Aberrant miR-335/ID4 expression affected chemotherapy response in AML
In order to analyze the association of miR-335/ID4 with clinical characteristics of AML, total patients were firstly divided according to miR-335 expression (the cutoff value 0.048 was based on the ROC curve, the sensitivity and specificity were 55.5% and 73.9%, groups named miR-335high and miR-335low) and ID4 expression (the cutoff value 0.017 was based on the ROC curve, the sensitivity and specificity were 45.2% and 95.3%, groups named ID4high and ID4low). Finally, we further divided patients into three groups (miR-335lowID4high, miR-335lowID4low/miR-335highID4high, and miR-335highID4low) to determine the clinical significance. No significant differences were observed between miR-335/ID4 expressions with all the patient's parameters except for complete remission (CR) (Table 1). The rate of CR in patients with miR-335highID4low was the lowest (34.1%, 14/41), higher in patients with miR-335lowID4low/miR-335highID4high (40%, 26/65), and the highest in patients with miR-335lowID4high (62.5%, 25/40). Also, significant differences were also observed among both non-M3-AML and CN-AML (Table 1). Furthermore, Logistic regression analysis further confirmed that miR-335/ID4 expression independently affected CR in both non-M3-AML and CN-AML after receiving induction therapy (Table 2).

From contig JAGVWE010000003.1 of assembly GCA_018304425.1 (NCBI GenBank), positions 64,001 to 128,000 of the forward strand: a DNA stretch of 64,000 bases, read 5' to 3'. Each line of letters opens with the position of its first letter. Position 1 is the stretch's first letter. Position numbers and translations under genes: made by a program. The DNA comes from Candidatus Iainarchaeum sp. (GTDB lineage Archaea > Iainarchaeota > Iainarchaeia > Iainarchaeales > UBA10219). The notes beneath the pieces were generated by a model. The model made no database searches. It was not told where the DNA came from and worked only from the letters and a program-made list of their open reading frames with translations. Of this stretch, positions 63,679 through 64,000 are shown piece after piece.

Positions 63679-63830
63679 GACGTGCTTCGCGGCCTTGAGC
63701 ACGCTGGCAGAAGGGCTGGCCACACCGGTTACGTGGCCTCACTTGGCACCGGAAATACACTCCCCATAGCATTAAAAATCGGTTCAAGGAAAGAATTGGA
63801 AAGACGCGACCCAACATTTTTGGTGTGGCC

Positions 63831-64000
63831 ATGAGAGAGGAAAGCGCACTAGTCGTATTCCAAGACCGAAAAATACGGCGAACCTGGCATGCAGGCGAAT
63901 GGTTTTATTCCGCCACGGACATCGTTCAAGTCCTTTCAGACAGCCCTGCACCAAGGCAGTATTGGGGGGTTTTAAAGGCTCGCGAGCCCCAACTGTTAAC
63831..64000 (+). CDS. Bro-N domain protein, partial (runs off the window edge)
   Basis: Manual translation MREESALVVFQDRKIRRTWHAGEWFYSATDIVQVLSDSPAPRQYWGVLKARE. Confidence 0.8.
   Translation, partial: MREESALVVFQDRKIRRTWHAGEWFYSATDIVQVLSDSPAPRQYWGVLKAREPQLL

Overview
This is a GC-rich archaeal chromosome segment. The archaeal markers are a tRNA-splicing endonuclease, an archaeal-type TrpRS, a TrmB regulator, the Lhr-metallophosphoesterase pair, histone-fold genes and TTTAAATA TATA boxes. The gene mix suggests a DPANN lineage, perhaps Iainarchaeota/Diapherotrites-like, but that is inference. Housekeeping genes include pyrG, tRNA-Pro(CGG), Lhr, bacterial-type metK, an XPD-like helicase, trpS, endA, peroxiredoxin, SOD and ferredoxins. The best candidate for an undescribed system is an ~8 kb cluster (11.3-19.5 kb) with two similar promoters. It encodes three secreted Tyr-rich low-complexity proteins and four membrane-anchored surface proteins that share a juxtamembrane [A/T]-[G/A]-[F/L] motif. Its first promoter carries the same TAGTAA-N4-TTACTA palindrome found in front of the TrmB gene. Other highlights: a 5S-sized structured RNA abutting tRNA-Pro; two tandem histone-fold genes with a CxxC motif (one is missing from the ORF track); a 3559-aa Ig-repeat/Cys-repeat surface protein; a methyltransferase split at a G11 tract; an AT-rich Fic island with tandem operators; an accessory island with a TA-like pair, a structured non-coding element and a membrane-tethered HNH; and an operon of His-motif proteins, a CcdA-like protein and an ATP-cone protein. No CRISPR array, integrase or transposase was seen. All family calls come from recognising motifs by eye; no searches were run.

Table 1. Comparison of clinical/laboratory features of AML patients with aberrant miR-335/ID4 expression.
|Patient's parameters||miR-335lowID4high (n=40)||miR-335highID4high or miR-335lowID4low (n=65)||miR-335highID4low (n=41)||P value|
|Age, median (range), years||58.5 (15-93)||55 (17-81)||61 (14-87)||0.286|
|WBC, median (range), ×109/L||6.7 (0.3-528.0)||12.2 (0.8-201.0)||27.8 (0.9-136.1)||0.253|